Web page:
Legal representatives for two defendants during the trial of 14 individuals accused of the brutal lynching of the late Major Maxwell Mahama, have allegedly called on the prosecution to amend the charges from murder to manslaughter.
One of the defence lawyers, reported by Daily Guide as Theophilus Donkor, highlighted in his closing statement to a seven-member jury that Major Mahama reportedly fired a gun, a detail corroborated by a prosecution witness.
As such, Donkor argued that the accused, captured on video brutally attacking the soldier with clubs, cement blocks, and a gun, were responding in self-defence.
Urging the jury to acquit and discharge the accused, Donkor criticised the prosecution’s reliability, asserting that their case lacked substance.
Mr. Donkor challenged the credibility of the prosecution’s video evidence, claiming it fails to meet the standards of the Evidence Act and should be dismissed.
Additionally, he asserted that none of the 14 prosecution witnesses provided credible evidence linking his clients to the offence.
Another defence lawyer, Seidu Nasigri, raised doubts about the credibility of some prosecution witnesses, accusing them of “telling blanket lies.”
Major Mahama, the captain of a 31-member military team deployed to safeguard C&G Mining Company’s properties due to illegal mining activities, fell victim to the lynching in Denkyira Obuasi, now New Obuasi in the Central Region,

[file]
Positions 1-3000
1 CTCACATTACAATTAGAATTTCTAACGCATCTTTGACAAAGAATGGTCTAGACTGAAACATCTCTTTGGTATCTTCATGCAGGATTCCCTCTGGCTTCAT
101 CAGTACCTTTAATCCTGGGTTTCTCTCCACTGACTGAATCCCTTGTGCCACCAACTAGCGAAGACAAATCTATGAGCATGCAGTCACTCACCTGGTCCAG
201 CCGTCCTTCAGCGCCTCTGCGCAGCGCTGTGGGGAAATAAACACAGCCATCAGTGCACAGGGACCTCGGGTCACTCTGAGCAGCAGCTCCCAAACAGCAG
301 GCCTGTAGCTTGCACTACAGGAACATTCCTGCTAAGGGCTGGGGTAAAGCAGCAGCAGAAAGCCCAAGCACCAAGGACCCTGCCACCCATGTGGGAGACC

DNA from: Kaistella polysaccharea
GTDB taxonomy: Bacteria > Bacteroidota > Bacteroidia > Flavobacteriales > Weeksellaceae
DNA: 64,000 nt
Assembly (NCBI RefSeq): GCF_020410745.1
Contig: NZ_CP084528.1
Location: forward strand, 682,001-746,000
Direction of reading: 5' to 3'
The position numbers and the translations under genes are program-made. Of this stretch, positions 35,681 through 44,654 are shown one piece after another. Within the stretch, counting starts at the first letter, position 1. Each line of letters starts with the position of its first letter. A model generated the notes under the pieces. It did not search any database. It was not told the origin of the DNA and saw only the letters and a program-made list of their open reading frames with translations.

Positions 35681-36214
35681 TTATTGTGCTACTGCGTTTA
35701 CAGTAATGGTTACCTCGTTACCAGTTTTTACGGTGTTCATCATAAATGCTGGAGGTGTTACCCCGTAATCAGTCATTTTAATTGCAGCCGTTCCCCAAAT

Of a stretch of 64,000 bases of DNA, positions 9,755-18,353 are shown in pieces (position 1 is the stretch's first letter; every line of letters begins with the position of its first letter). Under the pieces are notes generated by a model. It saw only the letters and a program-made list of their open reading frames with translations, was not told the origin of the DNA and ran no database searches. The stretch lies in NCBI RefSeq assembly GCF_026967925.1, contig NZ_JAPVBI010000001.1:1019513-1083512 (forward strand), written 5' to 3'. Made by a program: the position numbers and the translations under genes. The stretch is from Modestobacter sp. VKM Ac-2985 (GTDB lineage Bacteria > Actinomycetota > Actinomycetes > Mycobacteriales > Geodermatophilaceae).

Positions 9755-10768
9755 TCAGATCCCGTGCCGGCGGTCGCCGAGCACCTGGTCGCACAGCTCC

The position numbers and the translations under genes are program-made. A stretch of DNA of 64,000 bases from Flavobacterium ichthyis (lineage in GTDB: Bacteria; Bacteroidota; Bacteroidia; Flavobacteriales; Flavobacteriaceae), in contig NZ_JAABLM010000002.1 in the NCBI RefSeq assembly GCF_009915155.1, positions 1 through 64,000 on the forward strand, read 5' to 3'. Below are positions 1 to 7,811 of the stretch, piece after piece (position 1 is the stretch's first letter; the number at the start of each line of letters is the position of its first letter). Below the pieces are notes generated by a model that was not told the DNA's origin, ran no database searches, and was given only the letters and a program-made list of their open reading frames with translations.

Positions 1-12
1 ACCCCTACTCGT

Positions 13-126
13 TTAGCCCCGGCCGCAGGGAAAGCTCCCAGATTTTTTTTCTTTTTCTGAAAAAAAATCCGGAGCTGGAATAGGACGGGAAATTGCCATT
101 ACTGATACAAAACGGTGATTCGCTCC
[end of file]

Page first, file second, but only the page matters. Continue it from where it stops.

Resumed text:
One of the accused, William Baah, the then Assemblyman of the area, faces charges of abetment of murder, while the other 13 defendants are charged with conspiracy to commit murder and the substantive charge of murder.
All 14 defendants have pleaded not guilty and have been in prison custody since the trial began in 2018.
Among the accused are Bernard Asamoah, Kofi Nyame, Charles Kwaning, Kwame Tuffour, Joseph Appiah Kubi, Michael Anim, Bismarck Donkor, John Bosie, Akwasi Asante, Emmanuel Badu, Bismarck Abanga, and Kwadwo Anima.
The Office of the Attorney General concluded its case on May 16, 2022, in the trial of the 14 individuals accused of lynching Major Maxwell Mahama in New Obuasi, Central Region, in 2017.
During the presentation, 14 witnesses provided varying accounts of the incident, with Frances Mullen Ansah, a Chief State Attorney, leading the case investigator in presenting the disturbing videos capturing the accused persons in the act.
Eleven of the accused opened their defence, denying the charges, while three – Kofi Nyame, Bismarck Abanga, and Kwadwo Anima – chose not to mount a defence.